Study reveals how brain processes spatial hearing informationby Matt Batcheldor Sep. 7, 2017, 10:23 AM
Scientists have known that the brain detects where sound comes from based on a couple of major cues — when the sound hits each ear (interaural time difference) and what the sound level is when it does (interaural level difference.) Less is known, however, about where and how that spatial hearing information is processed in the brain.
A new study that includes Vanderbilt researchers used functional magnetic resonance imaging (fMRI) to create brain images of how normal-hearing listeners perceive sounds, discovering that it could predict brain responses to interaural level differences based on responses to interaural time differences, and vice versa.
The research, newly published in the journal Proceedings of the National Academy of Sciences, finds that the area of the brain studied, the posterior auditory cortex, is working on the higher order of perception, not just detecting acoustics.
“To me, that’s the biggest and most exciting finding,” said G. Christopher Stecker, Ph.D., associate professor of Hearing and Speech Sciences, one of the study’s authors. “I think this does tell us a lot more about the brain mechanisms that are responsible for the capacity for auditory spatial awareness.”
That knowledge could lead to further advances in the assessment and treatment of people with hearing disorders, Stecker said. Brain-based measurements could improve signal processing in hearing aids and cochlear implants. Improvements in spatial sound assessment could also inform advances in virtual and augmented reality devices.
“It’s not just localizing sounds; it’s really knowing where we are,” Stecker said. “And I think understanding the mechanisms of that will help us to understand what happens when auditory spatial awareness goes wrong and also how to assess it and maximize it. Right now, we just don’t have a lot of ways to look at how the brain is dealing with that spatial information, and I think this is a step in that direction.”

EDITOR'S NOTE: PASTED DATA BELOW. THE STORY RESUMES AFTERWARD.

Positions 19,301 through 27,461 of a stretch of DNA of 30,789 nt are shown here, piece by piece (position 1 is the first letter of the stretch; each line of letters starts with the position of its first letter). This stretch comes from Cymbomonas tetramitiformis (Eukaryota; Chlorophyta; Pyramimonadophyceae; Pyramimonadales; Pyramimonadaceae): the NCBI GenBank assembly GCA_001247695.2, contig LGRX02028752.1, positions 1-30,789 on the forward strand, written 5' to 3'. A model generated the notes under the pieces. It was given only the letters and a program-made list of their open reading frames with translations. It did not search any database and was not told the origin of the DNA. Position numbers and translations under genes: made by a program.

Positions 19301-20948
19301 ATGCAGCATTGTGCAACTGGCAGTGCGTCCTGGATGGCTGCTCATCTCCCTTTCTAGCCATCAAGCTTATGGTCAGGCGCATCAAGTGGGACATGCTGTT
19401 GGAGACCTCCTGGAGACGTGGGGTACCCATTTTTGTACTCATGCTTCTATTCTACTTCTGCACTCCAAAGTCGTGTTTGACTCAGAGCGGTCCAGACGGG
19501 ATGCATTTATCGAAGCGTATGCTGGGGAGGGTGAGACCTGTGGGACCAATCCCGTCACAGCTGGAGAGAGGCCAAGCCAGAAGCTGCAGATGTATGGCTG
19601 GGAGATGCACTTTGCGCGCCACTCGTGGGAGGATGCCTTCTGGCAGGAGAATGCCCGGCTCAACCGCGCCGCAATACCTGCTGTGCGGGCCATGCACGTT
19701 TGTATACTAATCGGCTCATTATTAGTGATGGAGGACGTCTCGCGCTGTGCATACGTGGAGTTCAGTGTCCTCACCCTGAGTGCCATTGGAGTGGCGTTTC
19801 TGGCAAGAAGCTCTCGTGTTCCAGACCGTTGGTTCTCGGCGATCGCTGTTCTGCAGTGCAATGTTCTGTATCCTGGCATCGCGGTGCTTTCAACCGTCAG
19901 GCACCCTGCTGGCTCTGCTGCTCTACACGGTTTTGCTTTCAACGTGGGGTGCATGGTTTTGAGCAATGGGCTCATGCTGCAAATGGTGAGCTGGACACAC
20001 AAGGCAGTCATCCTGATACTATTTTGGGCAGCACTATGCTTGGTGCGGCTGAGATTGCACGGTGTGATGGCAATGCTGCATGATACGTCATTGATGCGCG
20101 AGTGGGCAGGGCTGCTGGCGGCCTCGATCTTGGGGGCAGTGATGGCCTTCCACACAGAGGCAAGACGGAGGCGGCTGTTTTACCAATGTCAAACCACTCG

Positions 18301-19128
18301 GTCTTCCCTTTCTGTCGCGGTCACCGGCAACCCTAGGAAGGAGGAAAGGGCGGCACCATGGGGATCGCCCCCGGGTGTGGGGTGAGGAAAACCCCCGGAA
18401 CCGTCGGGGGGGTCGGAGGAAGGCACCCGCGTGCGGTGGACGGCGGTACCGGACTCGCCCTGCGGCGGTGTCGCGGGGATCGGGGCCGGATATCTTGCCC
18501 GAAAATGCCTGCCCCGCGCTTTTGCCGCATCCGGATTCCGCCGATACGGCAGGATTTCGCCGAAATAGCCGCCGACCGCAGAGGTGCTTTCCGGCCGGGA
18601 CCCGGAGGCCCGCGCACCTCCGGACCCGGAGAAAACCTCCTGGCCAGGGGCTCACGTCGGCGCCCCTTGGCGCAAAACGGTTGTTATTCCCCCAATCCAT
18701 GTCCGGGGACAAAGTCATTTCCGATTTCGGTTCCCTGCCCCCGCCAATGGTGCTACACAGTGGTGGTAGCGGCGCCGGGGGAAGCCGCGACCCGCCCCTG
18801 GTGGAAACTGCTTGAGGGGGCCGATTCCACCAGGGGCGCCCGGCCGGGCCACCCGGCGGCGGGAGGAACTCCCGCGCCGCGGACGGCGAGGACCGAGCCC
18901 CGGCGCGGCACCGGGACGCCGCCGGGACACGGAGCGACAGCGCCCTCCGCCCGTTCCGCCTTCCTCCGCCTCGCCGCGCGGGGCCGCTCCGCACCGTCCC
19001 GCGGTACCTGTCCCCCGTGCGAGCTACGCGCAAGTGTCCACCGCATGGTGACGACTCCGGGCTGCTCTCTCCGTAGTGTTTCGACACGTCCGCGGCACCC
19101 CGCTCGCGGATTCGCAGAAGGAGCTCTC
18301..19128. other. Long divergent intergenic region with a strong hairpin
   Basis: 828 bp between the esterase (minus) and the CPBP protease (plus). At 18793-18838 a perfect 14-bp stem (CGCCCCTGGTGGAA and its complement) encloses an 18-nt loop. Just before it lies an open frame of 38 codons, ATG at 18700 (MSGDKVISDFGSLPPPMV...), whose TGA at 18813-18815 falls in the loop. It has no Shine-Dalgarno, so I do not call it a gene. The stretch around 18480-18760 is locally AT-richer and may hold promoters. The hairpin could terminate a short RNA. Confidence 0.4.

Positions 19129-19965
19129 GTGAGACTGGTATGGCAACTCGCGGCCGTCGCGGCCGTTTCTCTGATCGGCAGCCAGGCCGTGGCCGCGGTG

Nathan Higgins, Ph.D., a former postdoctoral fellow at Vanderbilt University and another of the study’s authors, said the findings were very exciting. “Fundamentally understanding how the brain works can help guide a lot of studies in the future,” said Higgins, who is now a postdoctoral fellow at University of Nevada, Las Vegas.
Other co-authors are Susan McLaughlin, Ph.D., at the University of Washington, and Teemu Rinne, Ph.D., at the University of Turku, Finland.
Anne Marie Tharpe, Ph.D., professor and chair of Hearing and Speech Sciences and associate director of the Vanderbilt Bill Wilkerson Center, remarked about the significance of the study’s findings.
“People don’t always realize that our auditory system provides us with more than basic detection of sound,” she said. “It also provides us with information about where we are relative to other objects in our environment, how fast objects might be approaching us, and other indicators of spatial awareness. This information is critical for the optimization of hearing technologies used by those with auditory disorders.”
The study was supported by National Institutes of Health Grant R01-DC011548.